States that Ban Hand-held Devices

 

cell phoneIntrastate Operations . . .

Do you know the U.S. jurisdictions that ban the use of use of hand-held devices while driving? No?

Well, here they are:

California, Connecticut, Delaware, District of Columbia, *Georgia, Hawaii, Illinois, Maryland, Nevada, New Hampshire, New Jersey, New York, Oregon, Puerto Rico, Rhode Island, Vermont, Washington and West Virginia.

*The Georgia House Bill 673 also known as the “Hands Free Law” went into effect on July 1, 2018.

A “wireless telecommunications device” is defined as a cellular telephone, a portable telephone, a text-messaging device, a personal digital assistant, a stand-alone computer, a global positioning system receiver or substantially similar portable wireless device that is used to initiate or receive communication, information or data.

Specifically:

Under the new law in Georgia, any person operating a motor vehicle is prohibited from:

(1) Physically holding or supporting, with any part of his or her body a wireless telecommunications device (except when using an earpiece, headphone device, or device worn on a wrist to conduct voice-based communication) or stand-alone electronic device;

(2) Writing, sending, or reading any text based communication, including a text message, instant message, e-mail, or Internet data on a wireless telecommunications device or stand-alone electronic device. This prohibition does not apply to a voice-based communication which is automatically converted by a device to be sent as a message in a written form, or to a device used for navigation or global positioning system purposes;

(3) Watching a video or movie on a wireless telecommunications device or stand-alone electronic device other than watching data related to the navigation of such vehicle; or

(4) Recording or broadcasting a video on a wireless telecommunications device or stand-alone electronic device (except for electronic devices used for the sole purpose of continuously recording or broadcasting video within or outside of the motor vehicle).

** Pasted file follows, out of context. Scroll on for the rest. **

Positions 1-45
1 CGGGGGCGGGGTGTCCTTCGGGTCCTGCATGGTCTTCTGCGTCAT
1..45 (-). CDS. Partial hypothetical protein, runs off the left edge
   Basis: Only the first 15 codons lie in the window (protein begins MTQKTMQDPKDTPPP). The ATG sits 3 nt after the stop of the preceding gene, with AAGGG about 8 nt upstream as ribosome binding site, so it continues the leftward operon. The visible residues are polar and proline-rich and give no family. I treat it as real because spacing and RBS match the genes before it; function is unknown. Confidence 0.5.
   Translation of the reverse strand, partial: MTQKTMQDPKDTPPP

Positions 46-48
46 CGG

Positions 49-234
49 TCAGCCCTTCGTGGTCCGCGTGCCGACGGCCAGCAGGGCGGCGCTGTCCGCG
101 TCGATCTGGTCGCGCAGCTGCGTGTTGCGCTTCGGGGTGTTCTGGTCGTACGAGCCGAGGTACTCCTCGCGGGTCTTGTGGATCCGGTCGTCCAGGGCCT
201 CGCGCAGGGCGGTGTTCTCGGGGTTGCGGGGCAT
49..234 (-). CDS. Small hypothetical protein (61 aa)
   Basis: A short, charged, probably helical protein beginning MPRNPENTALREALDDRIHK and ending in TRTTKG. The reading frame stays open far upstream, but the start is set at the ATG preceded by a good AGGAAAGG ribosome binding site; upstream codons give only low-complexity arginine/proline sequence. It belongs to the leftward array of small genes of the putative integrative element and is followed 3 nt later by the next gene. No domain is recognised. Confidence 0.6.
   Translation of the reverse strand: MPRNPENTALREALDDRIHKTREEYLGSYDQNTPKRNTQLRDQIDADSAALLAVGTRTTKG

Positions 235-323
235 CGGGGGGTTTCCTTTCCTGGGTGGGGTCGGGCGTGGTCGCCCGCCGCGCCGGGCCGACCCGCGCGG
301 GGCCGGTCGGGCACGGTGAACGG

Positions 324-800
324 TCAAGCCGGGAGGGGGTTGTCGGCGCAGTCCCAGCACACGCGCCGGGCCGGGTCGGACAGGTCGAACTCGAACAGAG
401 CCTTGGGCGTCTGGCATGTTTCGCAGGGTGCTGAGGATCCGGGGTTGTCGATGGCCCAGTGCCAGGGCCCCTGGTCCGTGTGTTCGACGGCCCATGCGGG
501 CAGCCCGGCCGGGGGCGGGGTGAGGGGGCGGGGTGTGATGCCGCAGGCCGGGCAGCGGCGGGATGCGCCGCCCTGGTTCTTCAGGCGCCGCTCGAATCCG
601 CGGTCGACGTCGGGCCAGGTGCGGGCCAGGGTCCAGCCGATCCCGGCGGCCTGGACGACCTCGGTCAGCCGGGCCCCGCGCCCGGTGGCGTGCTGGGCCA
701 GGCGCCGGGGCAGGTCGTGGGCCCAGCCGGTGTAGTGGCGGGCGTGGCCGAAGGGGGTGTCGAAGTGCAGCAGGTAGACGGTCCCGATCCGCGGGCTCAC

Note: anyone making or uploading videos for YouTube using a handheld telecommunication device or other digital recorder while driving would be in violation. And, of course, watching a movie on a cell phone while driving is a major no-no.

COMMERCIAL MOTOR VEHICLE OPERATORS

1.    Commercial Motor Vehicle Operators can only use one button to begin or end a phone call
2.    Cannot reach for a wireless telecommunications device or stand-alone electronic device that it no longer requires the driver to be a seated position or properly restrained by a safety belt

The only exceptions are emergencies and reporting hazards, and use by utility personnel or first responders in the course of their work.

Thank you for reading this.

Picture of John Taratuta

John Taratuta, Safety & Risk Engineer, 989-474-9599

Distracted & Deadly . . .

Distracted driver crashed into stopped tracffic

Zombie Driver . . .

It was the start of an ordinary day. Traffic on eastbound Hwy. 13 was stopped for a red light at the Washburn Avenue intersection in Burnsville, Minnesota. Little did four people know they would be involved in a serious crash that would send two of them to the hospital for treatment for injuries.

Rear-end collisions are a fairly common occurrence, about 28% of all crashes, according to the NTSB. For 2016, the last year with complete data, “Large Truck Rear-Ending Passenger Vehicle” were the cause of 4.5% of fatal collisions involving a truck (FMCSA).

This collision is unusual in two respects:

  • The crash was caught on video
  • Bad as it was, the crash could have been much, much worse

Posted by Pat Nelson on Friday, September 7, 2018

 

Ninety-seven percent of vehicle occupants killed in two-vehicle crashes involving a passenger vehicle and a large truck in 2016 were occupants of the passenger vehicles.  Insurance Institute for Highway Safety

Lessons Learned

  1. Drivers of large vehicles need to be trained. And trained in emergency procedures, to include knowing when to swerve to avoid a collision. This topic is beyond the scope of the CDL manual and needs to be covered at the company level. Drivers need to be completely indoctrinated in executing proper procedures in an emergency situation. Advanced training can include attendance at a truck skid school to practice what was discussed.
  2. Savvy fleet owners invest in collision-avoidance technology. As there are many older trucks on the road, the age of the vehicle is no excuse with new systems as Forward Collision Warning (FCW) from Mobileye, which can be mounted on any vehicle. The deployment in the 1990s of the rear-center stop light resulted in a decrease in read-end collisions, so technology can make a difference.
  3. Automobile drivers need to stay about 100 feet (7 car lengths) behind any stopped truck and use their warning flashers to get the attention of the drivers behind them, paying attention to traffic that might not stop. Then, after several vehicles stop behind their vehicle, close the gap with the truck ahead.

Thank you for reading this.

Picture of John Taratuta

John Taratuta, Safety & Risk Engineer, 989-474-9599